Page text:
Oh, yes! There will be blood!
After a couple of lengthy adventures in non-Sierra territory, we’re back in the comfort zone with the third in the Space Quest series. The game, subtitled The Pirates of Pestulon, was released on March the 24th, 1989, and was once again written and designed by the Two Guys from Andromeda, Mark Crowe and Scott Murphy. As usual, they weren’t alone in this endeavour, and sought the assistance of a bunch of eager young fellows, made up of both newbies and industry veterans alike. On the programming side, Mark and Scott were joined by Ken Koch (who’d already worked on King’s Quest IV so had experience with the SCI0 engine), Doug Oldfield (who would go on to work on Codename: ICEMAN later in the year) and Christopher Tudor-Smith (this was the first of many Sierra games for him). Veteran Mark Seibert was once again involved, although this time he handled only sound effects for the game and surprisingly not the music, given his credentials. The reason for this was that the music gig was given to Supertramp drummer Bob Siebenberg. From what I can tell, it’s the first and only computer game involvement that Bob had, so it will be interesting to see just how notable it is.
Someone named John T. Shaw designed the box. It's certainly action packed!
To put the game into perspective, Space Quest III was the fourth game to use the SCI0 engine, behind King’s Quest IV, Leisure Suit Larry 2 and Police Quest II. Both Hero’s Quest and Leisure Suit Larry 3, which I’ve already blogged through, were created and released after Space Quest III. It was actually one of the very first games to utilize Sound Blaster cards and interestingly, despite it also including a few examples of digitized audio sampling, they were only included in the Tandy, Amiga and Macintosh versions of the game. There was only very minimal use of digitized speech for these versions anyway (I think Roger says “Where am I?” during the introduction), so it’s not a huge loss. Before anyone makes any predictions about me getting stuck, please not that I played the game about five years ago (for the first time), so should be able to cruise through it. I own the Space Quest 1-3 Collection from GOG, so that’s what I’ll be playing (it uses DOSBox). I’ve skimmed through the manual, but its standard Sierra fare, recounting the closing stages of the previous game and then explaining the controls. It does however break away momentarily to inform the player that the Two Guys from Andromeda have been abducted by software pirates! There really isn’t a whole lot more to say in this introduction, apart from the fact you should all click on this link right now!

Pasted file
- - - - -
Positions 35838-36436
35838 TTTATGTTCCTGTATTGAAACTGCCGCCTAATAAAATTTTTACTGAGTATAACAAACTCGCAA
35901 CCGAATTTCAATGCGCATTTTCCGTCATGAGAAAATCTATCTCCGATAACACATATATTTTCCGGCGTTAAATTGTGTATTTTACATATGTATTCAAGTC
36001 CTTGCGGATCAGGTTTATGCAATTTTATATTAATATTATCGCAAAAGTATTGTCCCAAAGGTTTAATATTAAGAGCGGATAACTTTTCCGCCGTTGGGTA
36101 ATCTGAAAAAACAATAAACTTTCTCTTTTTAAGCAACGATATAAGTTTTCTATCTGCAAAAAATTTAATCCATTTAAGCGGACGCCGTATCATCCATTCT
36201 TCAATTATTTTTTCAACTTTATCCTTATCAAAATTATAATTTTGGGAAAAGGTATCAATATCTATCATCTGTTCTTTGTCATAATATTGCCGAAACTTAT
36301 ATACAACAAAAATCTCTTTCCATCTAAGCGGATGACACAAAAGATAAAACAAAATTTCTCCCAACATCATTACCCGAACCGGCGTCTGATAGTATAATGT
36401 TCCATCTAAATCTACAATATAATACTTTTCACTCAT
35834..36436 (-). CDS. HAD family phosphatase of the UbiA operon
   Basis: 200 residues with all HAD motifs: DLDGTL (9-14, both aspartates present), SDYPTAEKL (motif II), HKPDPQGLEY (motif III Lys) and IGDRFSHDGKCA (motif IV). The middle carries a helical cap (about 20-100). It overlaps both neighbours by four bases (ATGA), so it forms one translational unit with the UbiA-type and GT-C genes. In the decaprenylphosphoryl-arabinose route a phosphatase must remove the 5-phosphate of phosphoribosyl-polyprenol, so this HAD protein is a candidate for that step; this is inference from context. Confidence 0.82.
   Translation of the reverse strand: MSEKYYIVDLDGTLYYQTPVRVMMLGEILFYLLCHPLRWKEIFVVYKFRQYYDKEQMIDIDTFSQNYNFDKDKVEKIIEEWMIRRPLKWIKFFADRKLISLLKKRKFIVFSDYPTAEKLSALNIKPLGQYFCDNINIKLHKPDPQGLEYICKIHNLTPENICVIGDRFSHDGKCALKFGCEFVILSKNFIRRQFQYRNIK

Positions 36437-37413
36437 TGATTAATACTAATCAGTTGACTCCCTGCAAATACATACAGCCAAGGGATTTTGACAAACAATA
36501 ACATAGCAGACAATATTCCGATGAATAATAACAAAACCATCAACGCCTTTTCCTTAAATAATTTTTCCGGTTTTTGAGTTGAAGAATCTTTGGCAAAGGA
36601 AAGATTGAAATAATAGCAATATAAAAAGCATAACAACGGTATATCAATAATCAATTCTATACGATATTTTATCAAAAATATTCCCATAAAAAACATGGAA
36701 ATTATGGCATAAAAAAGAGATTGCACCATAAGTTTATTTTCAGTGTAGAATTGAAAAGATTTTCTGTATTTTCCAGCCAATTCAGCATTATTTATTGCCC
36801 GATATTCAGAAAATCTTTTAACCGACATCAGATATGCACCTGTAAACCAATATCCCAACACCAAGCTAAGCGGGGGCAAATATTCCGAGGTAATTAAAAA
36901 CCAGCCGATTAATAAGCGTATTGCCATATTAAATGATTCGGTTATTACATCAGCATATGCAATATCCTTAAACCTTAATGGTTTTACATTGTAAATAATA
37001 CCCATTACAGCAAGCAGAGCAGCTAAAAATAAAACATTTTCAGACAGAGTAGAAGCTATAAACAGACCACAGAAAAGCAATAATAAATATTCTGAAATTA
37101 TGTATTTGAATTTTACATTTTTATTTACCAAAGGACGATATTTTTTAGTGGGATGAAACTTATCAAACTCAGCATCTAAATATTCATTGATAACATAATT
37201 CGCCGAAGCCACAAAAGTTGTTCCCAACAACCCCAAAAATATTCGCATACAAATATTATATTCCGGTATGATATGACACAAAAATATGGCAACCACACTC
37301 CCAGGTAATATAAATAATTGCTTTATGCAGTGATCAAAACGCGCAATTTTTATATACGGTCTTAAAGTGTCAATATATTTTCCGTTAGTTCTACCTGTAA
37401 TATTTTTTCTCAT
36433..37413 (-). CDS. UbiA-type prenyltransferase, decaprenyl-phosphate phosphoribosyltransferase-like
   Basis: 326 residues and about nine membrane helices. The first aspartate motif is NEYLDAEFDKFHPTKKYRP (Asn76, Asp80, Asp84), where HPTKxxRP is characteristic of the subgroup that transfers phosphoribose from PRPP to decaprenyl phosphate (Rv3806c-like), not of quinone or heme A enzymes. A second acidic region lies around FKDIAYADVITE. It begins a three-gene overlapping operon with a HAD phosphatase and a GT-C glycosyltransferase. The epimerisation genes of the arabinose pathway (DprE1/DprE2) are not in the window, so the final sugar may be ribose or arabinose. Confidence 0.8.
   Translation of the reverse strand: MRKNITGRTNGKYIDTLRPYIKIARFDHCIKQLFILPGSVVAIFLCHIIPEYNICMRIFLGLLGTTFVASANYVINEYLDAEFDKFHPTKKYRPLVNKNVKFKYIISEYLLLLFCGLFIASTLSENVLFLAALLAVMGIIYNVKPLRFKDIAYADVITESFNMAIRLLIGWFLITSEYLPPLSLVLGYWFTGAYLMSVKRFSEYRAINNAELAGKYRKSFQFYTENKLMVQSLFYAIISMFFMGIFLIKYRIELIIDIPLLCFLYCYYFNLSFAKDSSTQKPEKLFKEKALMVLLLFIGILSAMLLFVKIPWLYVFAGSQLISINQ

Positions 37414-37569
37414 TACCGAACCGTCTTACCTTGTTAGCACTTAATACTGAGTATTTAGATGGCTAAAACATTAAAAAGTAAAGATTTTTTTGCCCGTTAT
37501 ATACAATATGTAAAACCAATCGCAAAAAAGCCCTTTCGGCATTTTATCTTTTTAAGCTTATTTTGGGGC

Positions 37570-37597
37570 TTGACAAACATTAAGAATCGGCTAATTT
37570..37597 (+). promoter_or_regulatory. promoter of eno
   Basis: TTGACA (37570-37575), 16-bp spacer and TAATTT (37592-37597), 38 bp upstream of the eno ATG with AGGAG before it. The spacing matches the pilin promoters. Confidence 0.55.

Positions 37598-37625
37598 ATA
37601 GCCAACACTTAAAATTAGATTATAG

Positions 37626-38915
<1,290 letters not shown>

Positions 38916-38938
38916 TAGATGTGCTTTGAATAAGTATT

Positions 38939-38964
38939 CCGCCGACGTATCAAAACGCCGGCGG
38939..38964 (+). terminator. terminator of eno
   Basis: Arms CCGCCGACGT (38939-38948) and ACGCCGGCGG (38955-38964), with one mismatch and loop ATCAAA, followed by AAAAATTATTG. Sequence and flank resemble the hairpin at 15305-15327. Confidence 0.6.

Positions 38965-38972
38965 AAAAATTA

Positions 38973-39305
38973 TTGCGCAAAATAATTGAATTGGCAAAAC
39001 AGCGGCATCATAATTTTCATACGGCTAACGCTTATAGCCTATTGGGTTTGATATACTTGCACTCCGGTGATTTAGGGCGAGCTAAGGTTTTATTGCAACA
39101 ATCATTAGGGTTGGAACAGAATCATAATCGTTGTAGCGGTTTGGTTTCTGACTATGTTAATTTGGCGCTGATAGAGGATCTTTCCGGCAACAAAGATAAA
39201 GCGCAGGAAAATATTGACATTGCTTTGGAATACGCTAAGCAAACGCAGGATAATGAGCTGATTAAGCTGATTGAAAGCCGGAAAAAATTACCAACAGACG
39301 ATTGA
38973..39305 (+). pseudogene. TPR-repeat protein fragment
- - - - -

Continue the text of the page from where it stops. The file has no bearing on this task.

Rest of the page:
You gotta love these guy's wacky, self referential sense of humour!
Note Regarding Spoilers and Companion Assist Points: There's a set of rules regarding spoilers and companion assist points. Please read it here before making any comments that could be considered a spoiler in any way. The short of it is that no CAPs will be given for hints or spoilers given in advance of me requiring one. As this is an introduction post, it's an opportunity for readers to bet 10 CAPs (only if they already have them) that I won't be able to solve a puzzle unassisted (see below for an example). If you get it right I will reward you with 120 CAPs in return (it's going to keep going up until someone beats me)! It's also your chance to predict what the final rating will be for the game. Voters can predict whatever score they want, regardless of whether someone else has already chosen it. All correct (or nearest) votes will go into a draw.
N cevingr vairfgvtngbe vf jung V nzVa n jbeyq jurer znzznyf pneel gur ybnq
N ybire ybfg vf jub V zhfg svaq
Ba n qnexre guna rkcrpgrq ebnq
Jub nz V sbe 20 PNCf?
Extra Note: Once again, Lars-Erik will gift the next readily available game on the list to the reader that correctly predicts what score I will give this game. So, if you predict the right score (or are closest), you will get 10 CAPs and a copy of Loom from Steam! How awesome is that!? Good luck!